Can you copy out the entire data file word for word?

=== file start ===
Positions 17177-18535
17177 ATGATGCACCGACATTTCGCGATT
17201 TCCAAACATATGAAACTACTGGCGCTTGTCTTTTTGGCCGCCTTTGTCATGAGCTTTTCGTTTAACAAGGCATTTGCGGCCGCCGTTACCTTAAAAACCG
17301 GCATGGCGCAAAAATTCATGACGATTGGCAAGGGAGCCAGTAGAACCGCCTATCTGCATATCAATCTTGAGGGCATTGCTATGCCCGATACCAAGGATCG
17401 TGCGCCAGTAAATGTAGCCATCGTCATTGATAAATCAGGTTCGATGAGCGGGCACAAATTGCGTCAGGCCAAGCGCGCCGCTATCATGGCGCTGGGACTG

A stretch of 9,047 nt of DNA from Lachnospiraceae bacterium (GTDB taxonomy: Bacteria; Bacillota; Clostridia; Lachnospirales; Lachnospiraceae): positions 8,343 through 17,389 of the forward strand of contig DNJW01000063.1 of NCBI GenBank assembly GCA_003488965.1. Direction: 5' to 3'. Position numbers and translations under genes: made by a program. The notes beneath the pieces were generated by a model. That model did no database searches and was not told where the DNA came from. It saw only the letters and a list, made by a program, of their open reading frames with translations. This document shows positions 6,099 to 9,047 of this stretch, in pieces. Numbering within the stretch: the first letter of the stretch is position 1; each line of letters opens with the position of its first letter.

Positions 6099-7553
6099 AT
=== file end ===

Positions 17177-18535
17177 ATGATGCACCGACATTTCGCGATT
17201 TCCAAACATATGAAACTACTGGCGCTTGTCTTTTTGGCCGCCTTTGTCATGAGCTTTTCGTTTAACAAGGCATTTGCGGCCGCCGTTACCTTAAAAACCG
17301 GCATGGCGCAAAAATTCATGACGATTGGCAAGGGAGCCAGTAGAACCGCCTATCTGCATATCAATCTTGAGGGCATTGCTATGCCCGATACCAAGGATCG
17401 TGCGCCAGTAAATGTAGCCATCGTCATTGATAAATCAGGTTCGATGAGCGGGCACAAATTGCGTCAGGCCAAGCGCGCCGCTATCATGGCGCTGGGACTG

A stretch of 9,047 nt of DNA from Lachnospiraceae bacterium (GTDB taxonomy: Bacteria; Bacillota; Clostridia; Lachnospirales; Lachnospiraceae): positions 8,343 through 17,389 of the forward strand of contig DNJW01000063.1 of NCBI GenBank assembly GCA_003488965.1. Direction: 5' to 3'. Position numbers and translations under genes: made by a program. The notes beneath the pieces were generated by a model. That model did no database searches and was not told where the DNA came from. It saw only the letters and a list, made by a program, of their open reading frames with translations. This document shows positions 6,099 to 9,047 of this stretch, in pieces. Numbering within the stretch: the first letter of the stretch is position 1; each line of letters opens with the position of its first letter.

Positions 6099-7553
6099 AT